“The crisis consists precisely in the fact that the old is dying and the new cannot be born; in this interregnum a great variety of morbid symptoms appear.” — Italian Marxist theorist Antonio Gramsci
When it comes to the climate emergency, this is the period of our awkward interregnum. Most of us now get the emergency, but at some level, we are almost all still in a state of denial, not yet ready to leap into a grand transition. Certainly, our political leaders are, for the most part, still in denial. Not about the reality of human-induced climate change, but about what confronting it actually requires. We are all making our futile little bargains with the laws of nature: please just this trip, or little more time with this vehicle; please just a few more barrels of oil; or my current favourite — please just let us have this pipeline and we’ll use the money to fund the transition.
Most of us know the battle for our lives must soon get underway in earnest, and most of our leaders — in government and industry — are now talking tough on climate. But in deeds, they aren’t there yet.
Emergencies and disasters can bring out the worst in us. But often they actually bring out our best. Both have been on display this week in my province of British Columbia. We have seen some anti-social behaviour, like hoarding. But we have also witnessed some remarkable displays of mutual aid and solidarity. For an example of the remarkable mutual aid efforts underway, see this regularly updated Google doc created by a woman named Kimberly Gillard. People have taken in strangers. Sikh gurdwaras in Surrey prepared thousands of vegetarian meals, then rented a helicopter to get that food to people stranded in Hope. 350.org has an excellent summary of what's been unfolding in B.C., along with a helpful and verified list of how people can support relief efforts here. And CanadaHelps has donation options here.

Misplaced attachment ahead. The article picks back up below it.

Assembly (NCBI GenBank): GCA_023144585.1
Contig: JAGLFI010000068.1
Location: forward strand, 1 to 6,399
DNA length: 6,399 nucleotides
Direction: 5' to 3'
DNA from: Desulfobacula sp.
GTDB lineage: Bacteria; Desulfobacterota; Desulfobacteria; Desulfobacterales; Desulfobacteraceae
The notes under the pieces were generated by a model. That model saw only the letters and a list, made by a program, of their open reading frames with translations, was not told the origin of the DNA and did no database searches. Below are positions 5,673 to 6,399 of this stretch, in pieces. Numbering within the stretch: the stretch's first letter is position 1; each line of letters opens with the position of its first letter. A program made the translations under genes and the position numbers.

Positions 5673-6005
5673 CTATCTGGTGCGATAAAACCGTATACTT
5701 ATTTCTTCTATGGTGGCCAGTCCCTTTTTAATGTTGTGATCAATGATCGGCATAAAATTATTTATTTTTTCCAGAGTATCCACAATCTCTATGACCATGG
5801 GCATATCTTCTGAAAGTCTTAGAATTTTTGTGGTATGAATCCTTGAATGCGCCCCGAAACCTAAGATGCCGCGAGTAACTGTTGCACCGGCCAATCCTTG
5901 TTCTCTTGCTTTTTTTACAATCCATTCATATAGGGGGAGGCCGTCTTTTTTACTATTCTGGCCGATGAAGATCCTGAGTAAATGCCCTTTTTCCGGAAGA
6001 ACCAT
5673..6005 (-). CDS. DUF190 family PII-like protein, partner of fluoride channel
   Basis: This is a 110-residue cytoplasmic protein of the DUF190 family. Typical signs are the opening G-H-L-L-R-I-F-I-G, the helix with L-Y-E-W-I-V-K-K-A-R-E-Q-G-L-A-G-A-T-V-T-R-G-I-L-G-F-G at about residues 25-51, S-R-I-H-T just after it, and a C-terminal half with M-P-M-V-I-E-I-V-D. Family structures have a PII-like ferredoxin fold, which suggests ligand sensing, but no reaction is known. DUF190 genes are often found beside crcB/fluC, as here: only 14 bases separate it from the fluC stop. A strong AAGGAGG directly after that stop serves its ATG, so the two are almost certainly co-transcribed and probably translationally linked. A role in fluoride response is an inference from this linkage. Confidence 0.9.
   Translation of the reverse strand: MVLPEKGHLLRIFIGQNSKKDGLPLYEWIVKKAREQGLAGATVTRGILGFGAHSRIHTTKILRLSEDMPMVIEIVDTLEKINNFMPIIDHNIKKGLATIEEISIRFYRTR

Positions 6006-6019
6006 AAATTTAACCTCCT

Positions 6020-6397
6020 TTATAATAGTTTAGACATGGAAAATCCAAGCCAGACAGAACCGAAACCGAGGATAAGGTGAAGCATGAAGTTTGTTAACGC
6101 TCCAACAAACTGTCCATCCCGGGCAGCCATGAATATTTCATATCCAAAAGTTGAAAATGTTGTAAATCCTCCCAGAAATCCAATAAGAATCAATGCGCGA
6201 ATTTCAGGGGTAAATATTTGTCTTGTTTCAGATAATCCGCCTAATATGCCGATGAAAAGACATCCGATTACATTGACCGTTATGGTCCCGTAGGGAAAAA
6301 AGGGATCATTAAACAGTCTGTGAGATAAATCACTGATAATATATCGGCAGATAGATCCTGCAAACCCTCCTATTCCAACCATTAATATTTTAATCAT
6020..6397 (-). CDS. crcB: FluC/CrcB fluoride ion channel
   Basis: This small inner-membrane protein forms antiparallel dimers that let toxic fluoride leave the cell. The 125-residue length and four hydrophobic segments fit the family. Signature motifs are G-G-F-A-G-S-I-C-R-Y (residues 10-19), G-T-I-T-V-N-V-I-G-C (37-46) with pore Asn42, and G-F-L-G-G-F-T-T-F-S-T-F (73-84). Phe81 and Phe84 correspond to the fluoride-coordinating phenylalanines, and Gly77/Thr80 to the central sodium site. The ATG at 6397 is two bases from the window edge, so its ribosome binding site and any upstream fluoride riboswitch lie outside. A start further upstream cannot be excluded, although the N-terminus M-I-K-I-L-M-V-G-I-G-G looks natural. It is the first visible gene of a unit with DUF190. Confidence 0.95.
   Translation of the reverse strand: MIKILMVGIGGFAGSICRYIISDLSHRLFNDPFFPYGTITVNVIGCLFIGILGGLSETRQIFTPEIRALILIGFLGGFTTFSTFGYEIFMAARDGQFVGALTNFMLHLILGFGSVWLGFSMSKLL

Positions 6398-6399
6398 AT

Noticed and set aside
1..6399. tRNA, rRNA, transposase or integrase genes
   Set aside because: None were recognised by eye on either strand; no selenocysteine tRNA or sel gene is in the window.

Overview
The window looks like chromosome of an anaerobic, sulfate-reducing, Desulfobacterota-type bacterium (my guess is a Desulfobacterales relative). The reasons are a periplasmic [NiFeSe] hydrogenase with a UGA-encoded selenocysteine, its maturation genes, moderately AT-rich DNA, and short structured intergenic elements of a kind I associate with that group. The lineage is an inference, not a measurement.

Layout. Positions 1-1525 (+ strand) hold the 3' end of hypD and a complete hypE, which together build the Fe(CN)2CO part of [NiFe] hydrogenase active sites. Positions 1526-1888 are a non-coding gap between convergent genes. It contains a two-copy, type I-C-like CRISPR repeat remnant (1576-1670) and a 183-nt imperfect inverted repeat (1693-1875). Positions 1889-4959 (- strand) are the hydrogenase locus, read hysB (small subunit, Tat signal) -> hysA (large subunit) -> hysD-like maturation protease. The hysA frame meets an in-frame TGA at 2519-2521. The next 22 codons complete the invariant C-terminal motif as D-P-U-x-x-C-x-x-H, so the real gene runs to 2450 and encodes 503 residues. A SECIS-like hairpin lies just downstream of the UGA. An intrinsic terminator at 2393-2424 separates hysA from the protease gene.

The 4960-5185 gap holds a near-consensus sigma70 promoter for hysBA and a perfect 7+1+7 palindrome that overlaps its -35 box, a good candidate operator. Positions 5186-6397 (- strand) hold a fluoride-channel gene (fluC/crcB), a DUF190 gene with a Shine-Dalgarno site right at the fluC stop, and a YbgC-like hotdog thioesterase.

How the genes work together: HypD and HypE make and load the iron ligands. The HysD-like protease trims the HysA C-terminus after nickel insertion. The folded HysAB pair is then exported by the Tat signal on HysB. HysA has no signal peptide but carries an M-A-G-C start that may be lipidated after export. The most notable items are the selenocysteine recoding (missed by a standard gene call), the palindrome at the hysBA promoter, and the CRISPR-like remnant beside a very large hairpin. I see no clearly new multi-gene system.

In her 2009 book, A Paradise Built in Hell: The Extraordinary Communities That Arise in Disaster, American writer Rebecca Solnit details the beautiful expressions of human caring and solidarity that have marked terrible events — the San Francisco earthquakes of 1906 and 1989, the Halifax explosion of 1917 and the hurricane that hit that city in 2003, Hurricane Katrina and the catastrophe it inflicted upon New Orleans in 2005, and many others. Our mainstream media takeaways of most of these events are of destruction and chaos. But as Solnit notes:
In the wake of an earthquake, a bombing, or a major storm, most people are altruistic, urgently engaged in caring for themselves and those around them, strangers and neighbours as well as friends and loved ones. The image of the selfish, panicky, or regressively savage human being in times of disaster has little truth to it. Decades of meticulous sociological research on behaviour in disasters, from the bombings of World War II to floods, tornadoes, earthquakes, and storms across the continent and around the world, have demonstrated this ... Horrible in itself, disaster is sometimes the door back into paradise, the paradise at least in which we are who we hope to be.